Sixty Years Under the Shadow of Castle Bravo

On March 1, 1954, the U.S. conducted its largest nuclear test. The Castle Bravo nuclear test on Bikini Atoll unexpectedly unleashed 15 megatons of explosive force on the tiny island. At 1,000 times the strength of the bomb dropped on Hiroshima, Castle Bravo’s devastating effects where widely felt across the western Pacific.

Sixty years later, the Marshall Islands still bears the marks of the Operation Castle tests – of which Castle Bravo was the first and largest. Bravo more than doubled its predicted yield of about 6 megatons. With inadequate safeties in place, radiation from the explosion  injured a number of the crew and killed the radio operator on the Lucky Dragon #5 – a Japanese fishing boat that found itself too far inside the so called “danger zone.” Additionally, U.S. servicemen involved in the test where exposed to dangerous levels of radiation and forced to retreat to bunkers to wait for rescue.

This incident is widely considered to be the United States’ worst radiological disaster.

Speaking on the 60th anniversary of the test, Acting Under Secretary for Arms Control and International Security Rose Gottemoeller reminded us of the nuclear war the U.S. waged on itself and its allies during its arms race with the Soviet Union:

In 1962, the Cuban Missile Crisis opened the eyes of the world to the terror of nuclear war, but there were people across the globe who were already all too familiar with nuclear dangers. People in Japan and the Marshall Islands, those downwind from the nuclear test site in Nevada, the mothers who found radioactive material in their children’s milk: all understood in first person the health effects of nuclear explosions in the atmosphere. In 1963, about a decade after Castle Bravo, President John F. Kennedy called for a complete ban on nuclear explosive testing.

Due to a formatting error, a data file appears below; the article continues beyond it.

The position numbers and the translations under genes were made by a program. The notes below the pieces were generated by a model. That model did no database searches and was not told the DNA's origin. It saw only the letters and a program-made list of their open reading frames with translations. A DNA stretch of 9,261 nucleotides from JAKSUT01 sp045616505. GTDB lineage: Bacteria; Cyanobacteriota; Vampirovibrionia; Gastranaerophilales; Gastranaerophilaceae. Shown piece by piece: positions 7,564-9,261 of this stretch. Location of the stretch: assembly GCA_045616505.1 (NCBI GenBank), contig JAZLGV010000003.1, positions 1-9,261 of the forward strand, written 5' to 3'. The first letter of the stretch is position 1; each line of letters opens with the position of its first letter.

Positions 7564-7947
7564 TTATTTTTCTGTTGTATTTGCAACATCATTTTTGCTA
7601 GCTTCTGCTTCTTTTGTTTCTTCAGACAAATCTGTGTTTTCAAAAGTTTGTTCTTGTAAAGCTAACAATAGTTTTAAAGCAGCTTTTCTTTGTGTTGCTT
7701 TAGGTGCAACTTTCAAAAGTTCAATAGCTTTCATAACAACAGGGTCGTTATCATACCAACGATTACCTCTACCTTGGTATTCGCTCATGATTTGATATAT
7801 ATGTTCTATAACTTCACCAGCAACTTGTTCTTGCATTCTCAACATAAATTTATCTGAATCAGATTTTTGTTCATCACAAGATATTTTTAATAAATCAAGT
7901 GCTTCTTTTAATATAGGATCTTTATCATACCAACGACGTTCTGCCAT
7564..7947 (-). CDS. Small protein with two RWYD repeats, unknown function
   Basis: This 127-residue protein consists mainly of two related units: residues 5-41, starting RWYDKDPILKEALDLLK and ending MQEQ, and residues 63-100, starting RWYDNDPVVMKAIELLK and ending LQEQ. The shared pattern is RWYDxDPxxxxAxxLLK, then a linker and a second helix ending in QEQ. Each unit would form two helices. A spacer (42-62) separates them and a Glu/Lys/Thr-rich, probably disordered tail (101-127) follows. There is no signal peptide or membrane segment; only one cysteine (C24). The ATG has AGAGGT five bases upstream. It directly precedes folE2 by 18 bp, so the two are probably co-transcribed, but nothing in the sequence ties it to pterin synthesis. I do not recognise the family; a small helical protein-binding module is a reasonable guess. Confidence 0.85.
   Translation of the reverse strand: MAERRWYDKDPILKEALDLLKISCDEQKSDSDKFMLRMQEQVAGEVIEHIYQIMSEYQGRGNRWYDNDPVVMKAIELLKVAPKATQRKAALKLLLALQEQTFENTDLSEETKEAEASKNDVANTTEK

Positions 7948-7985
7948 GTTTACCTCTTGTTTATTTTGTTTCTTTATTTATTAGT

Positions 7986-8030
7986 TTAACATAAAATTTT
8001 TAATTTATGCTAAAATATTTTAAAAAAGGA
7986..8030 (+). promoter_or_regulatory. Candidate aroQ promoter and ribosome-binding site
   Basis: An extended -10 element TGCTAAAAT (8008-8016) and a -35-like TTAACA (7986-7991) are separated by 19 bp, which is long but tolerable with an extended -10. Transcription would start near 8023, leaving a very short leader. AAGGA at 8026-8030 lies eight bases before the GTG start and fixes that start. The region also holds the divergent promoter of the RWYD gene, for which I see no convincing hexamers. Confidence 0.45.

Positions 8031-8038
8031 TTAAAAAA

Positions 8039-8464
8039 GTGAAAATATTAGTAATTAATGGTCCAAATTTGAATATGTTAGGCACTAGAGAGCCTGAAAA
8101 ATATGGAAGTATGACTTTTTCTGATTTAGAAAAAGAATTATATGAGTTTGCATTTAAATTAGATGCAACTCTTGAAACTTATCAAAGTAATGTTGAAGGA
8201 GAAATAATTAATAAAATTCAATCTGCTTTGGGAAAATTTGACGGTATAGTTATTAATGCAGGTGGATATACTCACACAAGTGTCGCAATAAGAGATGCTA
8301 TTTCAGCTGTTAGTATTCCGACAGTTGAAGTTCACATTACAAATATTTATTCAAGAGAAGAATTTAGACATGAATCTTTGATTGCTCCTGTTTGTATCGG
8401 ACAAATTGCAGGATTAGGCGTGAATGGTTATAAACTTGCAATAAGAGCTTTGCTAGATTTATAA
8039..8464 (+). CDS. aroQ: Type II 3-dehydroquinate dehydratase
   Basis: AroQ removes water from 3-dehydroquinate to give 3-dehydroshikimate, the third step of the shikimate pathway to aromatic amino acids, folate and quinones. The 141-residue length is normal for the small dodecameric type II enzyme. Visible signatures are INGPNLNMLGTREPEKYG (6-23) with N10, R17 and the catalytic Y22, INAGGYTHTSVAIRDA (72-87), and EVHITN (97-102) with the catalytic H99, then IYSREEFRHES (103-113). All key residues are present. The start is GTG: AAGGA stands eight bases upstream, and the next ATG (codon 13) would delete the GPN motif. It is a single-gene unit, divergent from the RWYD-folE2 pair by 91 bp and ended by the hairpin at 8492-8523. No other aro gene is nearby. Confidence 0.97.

Noting that 70 years without the use of a nuclear weapon in anger by any nation is a great achievement, Gottemoeller claimed it is also a testament to the human toll of these weapons. Gottemoeller would like to see that record of non-use extend forever. In order to ensure non-use, Gottemoeller stated that “Ratification of the CTBT is central to leading other nuclear weapons states toward a world of diminished reliance on nuclear weapons, reduced nuclear competition, and eventual nuclear disarmament.”

This is not just a security issue; this is an issue of humanity, of health, of morality. We are the stewards of this Earth and we owe it to those who have fallen – to those who suffer still – to work together, one step at a time, until nuclear explosive testing is banned worldwide, getting us one step closer to our goal of the peace and security of a world without nuclear weapons.

A peace and security that guarantees we never have to fear another missile crisis. We never have to fear the fallout of another test. We never have to fear that weapons on a hair-trigger can end civilization as we know it in thirty just minutes.

Often lauded as awe-inspiring, the Castle Bravo test stands as an icon of those fears and a stark reminder of our inability to control these weapons. Sixty years later, the awe has faded and we are left with the human cost. As Gottemoeler said on March 1, 2014, we owe it to those who paid the price to find a better way forward to ensure we create a world where nuclear weapons can never be used again.